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McCall Smith is a Emeritus Professor of Medical Law as well as an author who has written over 50 books on a wide range of subjects: from Forensic Aspects of Sleep to The Criminal Law of Botswana, The Perfect Hamburger (children's fiction) to The 2 1/2 Pillars of Wisdom.
The second installment of McCall Smith's Sunday Philosophy Club series sports a charmingly meandering plot and winningly hyperverbal characters-no surprise to fans of Isabel Dalhousie's debut, The No. 1 Ladies Detective Agency books, or any of McCall Smith's 50-plus titles. Once again, Edinburgh's Dalhousie, intrepid editor of a philosophy journal, finds herself analyzing other people's problems when asked to fill in for her niece Cat, at Cat's gourmet food shop-cum-delicatessen. At the shop, Isabel meets Ian, who is haunted by visions of a man he comes to believe must be the murdered donor of his transplanted heart. As McCall Smith lovingly takes Isabel sleuthing across Edinburgh, the donor's stepfather (a man Ian has never seen) turns out to look much like the man of Ian's nightmares. Meanwhile, Cat's romantic rejects find their way, via the shop, into Isabel's social set, including former major beau Jamie, a classical musician who, though 15 years younger, becomes Isabel's confidant. A delicious mix of the unlikely and the tried-and-true, this latest cozy from an undisputed master will make readers feel just that. 9-city author tour. (Sept.) Copyright 2005 Reed Business Information.
'A wonderfully ingenious plot. McCall Smith writes with a delightful twinkle in his eye' TELEGRAPH 'A gem of a novel. Isabel (is) on wickedly intelligent and perceptive form' MIRROR 'Fascinating digressions, diversions and disputes ... roll on volume three' LITERARY REVIEW 'Another delightful read' WATERSTONES BOOK QUARTERLY 'Seductive stuff' DAILY EXPRESS
In Friends, Isabel Dalhousie, general editor of the philosophy periodical Journal of Applied Ethics, returns in the second installment of the "Sunday Philosophy Club" series. When her niece Cat goes to a wedding in Italy, Isabel fills in for her at her delicatessen and meets a customer named Ian, who's banned from chocolate, among other things, since his heart transplant. Now Ian is having visions of an unfamiliar face he thinks might be meaningful to the original owner of his new heart. Recommended for collections with loyal Smith fans and only for patient, literate listeners, even with Davina Porter's competent rendering of the personalities.-Sandy Glover, Camas P.L., WA Copyright 2006 Reed Business Information.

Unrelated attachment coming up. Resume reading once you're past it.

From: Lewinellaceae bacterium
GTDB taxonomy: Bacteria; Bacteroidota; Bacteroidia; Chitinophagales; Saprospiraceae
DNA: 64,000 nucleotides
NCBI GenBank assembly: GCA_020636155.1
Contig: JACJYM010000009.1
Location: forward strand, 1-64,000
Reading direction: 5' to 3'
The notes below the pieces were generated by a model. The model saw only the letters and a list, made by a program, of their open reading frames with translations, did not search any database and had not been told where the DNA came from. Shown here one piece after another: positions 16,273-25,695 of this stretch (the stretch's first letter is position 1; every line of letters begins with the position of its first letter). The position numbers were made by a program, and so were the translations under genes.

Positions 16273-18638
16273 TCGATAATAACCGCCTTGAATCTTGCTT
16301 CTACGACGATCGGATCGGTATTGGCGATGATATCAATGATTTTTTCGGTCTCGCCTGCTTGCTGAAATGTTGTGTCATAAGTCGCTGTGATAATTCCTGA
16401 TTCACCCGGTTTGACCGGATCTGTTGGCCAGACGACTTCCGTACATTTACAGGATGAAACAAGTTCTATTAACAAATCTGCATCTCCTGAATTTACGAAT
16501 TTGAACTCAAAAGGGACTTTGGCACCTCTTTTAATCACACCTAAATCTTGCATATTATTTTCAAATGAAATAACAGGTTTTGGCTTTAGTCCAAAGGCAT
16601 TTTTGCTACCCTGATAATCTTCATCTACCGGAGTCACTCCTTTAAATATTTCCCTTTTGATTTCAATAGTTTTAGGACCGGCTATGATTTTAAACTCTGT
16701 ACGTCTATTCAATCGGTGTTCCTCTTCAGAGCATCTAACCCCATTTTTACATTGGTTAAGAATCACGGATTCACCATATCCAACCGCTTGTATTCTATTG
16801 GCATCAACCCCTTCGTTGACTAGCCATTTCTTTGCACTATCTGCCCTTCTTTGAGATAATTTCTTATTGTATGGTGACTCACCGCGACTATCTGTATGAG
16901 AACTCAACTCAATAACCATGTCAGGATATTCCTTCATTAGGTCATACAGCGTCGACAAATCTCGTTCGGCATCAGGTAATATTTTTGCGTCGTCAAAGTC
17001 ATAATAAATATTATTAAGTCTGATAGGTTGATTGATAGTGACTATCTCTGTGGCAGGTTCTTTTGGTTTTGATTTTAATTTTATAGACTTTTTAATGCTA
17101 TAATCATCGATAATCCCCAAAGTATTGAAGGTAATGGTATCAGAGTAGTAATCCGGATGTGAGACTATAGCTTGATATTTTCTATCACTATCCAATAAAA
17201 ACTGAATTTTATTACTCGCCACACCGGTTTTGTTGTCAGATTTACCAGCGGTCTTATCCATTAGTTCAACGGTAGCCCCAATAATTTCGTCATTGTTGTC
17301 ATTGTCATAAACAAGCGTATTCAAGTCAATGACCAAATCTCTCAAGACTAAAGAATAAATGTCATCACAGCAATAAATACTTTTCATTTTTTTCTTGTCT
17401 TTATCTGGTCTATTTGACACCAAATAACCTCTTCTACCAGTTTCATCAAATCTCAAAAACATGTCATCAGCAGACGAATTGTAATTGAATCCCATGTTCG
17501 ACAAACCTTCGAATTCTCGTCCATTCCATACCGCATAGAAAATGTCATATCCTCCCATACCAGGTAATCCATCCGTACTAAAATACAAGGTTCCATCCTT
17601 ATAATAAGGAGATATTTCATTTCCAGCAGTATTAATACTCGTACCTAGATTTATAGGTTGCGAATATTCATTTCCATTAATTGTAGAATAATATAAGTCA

Adult/High School-Isabel Dalhousie, the charming and well-intentioned editor of the Review of Applied Ethics, is back. She does not actively seek out trouble, but her inability to ignore those in need has a way of drawing her into peculiar situations. Her adventure begins when she meets Ian, who has recently had a heart transplant and is disturbed by a menacing face that keeps appearing in his memories; he and Isabel wonder whether there is any credence to the theory of cellular memory, and whether Ian could be recalling the person who was responsible for his donor's death. In much the same way that "The No. 1 Ladies' Detective Agency" series opens a door to the dusty roads of Botswana, this one allows readers to experience the long, sunny days of a Scottish summer. The history and charm of Edinburgh are apparent in the detailed descriptions of the cobblestoned streets Isabel walks as she contemplates philosophical questions and attempts to make sense of Ian's issues as well as her own sudden romantic interest in a much younger friend and recent fianc? of her niece. The characters and plots are thoughtful and thought-provoking, and will stay with readers well beyond the final page.-Kim Dare, Fairfax County Public Library System, VA Copyright 2005 Reed Business Information.